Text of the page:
A: I would say, ‘Put in the extra work. Do stuff outside of practice, make sure you’re always trying to get better. Never be satisfied where you’re at.’

Ashley Boak
Senior Connor Cigrand looking out onto the court that he has spent many years playing on.

Ashley Boak
Cigrand deciding his method to shooting the perfect free throw.

Ashley Boak
Cigrand representing the varsity basketball team that he is apart of on game day.

Leave a Comment




    Q&A with Meghan Stapleton

    Q: Who is your biggest role model in the basketball world?
    A: My biggest role model would have to be my dad. My dad played in high school and played in intramurals in college but he plays all of the time just to enjoy it. He’s always been there for me in practice and since he’s so [involved] in it, he’s been my biggest supporter.

    Q: What would you ask your basketball hero?
    A: I’d ask him what he misses the most about playing so I could think about [what he thinks] and know what to cherish in the moment.

    Q: What is your daily motivation?
    A: It would have to be to push myself so I can be the best I can be. There are so many people who get injured or can’t play as much as they want and I cherish being able to play basketball. Making sure that when I’m playing I can help my teammates be as good as they can be.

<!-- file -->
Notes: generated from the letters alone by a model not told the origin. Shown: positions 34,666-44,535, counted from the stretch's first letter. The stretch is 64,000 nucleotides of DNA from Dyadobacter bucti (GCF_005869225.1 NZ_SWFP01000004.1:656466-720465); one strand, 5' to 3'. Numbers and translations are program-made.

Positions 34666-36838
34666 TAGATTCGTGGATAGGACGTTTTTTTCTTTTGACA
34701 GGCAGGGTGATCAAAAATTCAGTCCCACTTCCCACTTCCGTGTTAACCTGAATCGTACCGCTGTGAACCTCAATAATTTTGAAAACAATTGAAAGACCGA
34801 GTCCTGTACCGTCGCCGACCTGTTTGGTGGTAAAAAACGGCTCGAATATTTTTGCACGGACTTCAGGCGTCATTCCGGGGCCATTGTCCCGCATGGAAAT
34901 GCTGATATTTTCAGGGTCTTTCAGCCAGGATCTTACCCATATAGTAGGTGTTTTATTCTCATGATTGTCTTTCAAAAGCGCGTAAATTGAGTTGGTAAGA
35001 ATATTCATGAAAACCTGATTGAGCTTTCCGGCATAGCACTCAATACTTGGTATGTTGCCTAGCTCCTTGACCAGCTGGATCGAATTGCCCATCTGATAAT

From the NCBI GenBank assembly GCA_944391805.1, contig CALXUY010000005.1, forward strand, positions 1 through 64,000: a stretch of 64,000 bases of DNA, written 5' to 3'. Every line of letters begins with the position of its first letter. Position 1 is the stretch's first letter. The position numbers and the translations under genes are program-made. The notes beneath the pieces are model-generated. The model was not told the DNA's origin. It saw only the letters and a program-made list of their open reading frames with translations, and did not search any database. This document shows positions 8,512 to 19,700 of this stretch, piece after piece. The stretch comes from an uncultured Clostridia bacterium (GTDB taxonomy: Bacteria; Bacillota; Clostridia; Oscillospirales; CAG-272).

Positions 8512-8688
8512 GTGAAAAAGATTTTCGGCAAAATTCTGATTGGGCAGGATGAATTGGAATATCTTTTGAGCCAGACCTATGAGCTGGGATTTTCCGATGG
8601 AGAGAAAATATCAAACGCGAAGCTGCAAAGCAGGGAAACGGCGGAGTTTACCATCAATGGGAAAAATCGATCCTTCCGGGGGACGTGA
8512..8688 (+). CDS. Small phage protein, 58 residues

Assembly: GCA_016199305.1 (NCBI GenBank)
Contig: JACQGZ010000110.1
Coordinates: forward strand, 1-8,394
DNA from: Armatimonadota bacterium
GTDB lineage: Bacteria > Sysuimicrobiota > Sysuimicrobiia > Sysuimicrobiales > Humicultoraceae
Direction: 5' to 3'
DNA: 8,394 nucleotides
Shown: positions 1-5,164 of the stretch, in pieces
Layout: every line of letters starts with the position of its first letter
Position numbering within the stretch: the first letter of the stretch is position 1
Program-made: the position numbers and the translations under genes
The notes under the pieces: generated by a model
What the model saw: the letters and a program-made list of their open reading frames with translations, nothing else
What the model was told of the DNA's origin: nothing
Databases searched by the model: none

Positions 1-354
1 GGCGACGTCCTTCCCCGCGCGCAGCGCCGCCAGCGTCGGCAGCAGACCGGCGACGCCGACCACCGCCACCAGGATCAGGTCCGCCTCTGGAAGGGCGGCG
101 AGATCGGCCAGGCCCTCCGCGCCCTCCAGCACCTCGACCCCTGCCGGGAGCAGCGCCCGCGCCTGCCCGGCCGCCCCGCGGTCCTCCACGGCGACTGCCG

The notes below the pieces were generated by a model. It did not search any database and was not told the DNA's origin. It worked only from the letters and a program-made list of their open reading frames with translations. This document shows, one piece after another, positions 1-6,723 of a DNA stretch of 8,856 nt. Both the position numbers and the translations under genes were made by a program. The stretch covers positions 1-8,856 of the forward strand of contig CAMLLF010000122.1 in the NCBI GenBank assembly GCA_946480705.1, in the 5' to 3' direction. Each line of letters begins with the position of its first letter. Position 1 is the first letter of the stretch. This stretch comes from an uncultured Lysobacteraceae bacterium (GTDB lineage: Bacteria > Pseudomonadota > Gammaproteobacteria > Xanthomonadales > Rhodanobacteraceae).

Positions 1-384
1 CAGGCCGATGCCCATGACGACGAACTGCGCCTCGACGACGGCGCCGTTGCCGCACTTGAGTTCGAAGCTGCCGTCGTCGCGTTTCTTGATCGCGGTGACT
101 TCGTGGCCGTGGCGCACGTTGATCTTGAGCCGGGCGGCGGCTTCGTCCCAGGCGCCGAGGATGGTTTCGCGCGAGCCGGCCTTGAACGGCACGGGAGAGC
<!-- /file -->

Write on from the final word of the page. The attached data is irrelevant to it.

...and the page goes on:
Q: What would be the perfect game in your eyes?
    A: Having points doesn’t even matter as much, but if we were to win off of a good game, everyone would have a big number of assists, showing everyone that we have been working together and having multiple people [score] in double digits. That shows how much we’ve been playing as a team instead of individually.

    Q: What impact do you hope to have on the team atmosphere?
    A: I want everyone to be able to work well as a team, and if I can help that’s enough. I want to make everyone on the team feel like they’re included and excited to go out and win.

    Q: How do you move past the difficulties you are faced with on the court?
    A: Mostly, this year has been kind of hard because we’ve lost a lot of people from last year, so it’s mostly just knowing that I can play or what I can and can’t do for my teammates. It’s knowing everybody’s strengths and knowing that we can all go through it.

    Q: If you were to tell your younger self when you started basketball something, what would it be?
    A: I would tell myself to work more on one-on-one because most people look at how you play individually. [Also] hiding your reactions to things, because I don’t hide my reactions when I’m upset, and I need to put that aside for my team.

    Ashley Boak
    Junior Meghan Stapelton getting in the zone while playing against Proviso East on Fri. Dec 13.

    Ashley Boak
    Stapelton practicing free throw shots during warm-ups at their game against Proviso East

    Ashley Boak
    Stapelton trying to gain possession of the ball after Proviso East missed a basket.

    Leave a Comment




      Blueprint • Copyright 2020 • FLEX WordPress Theme by SNOLog in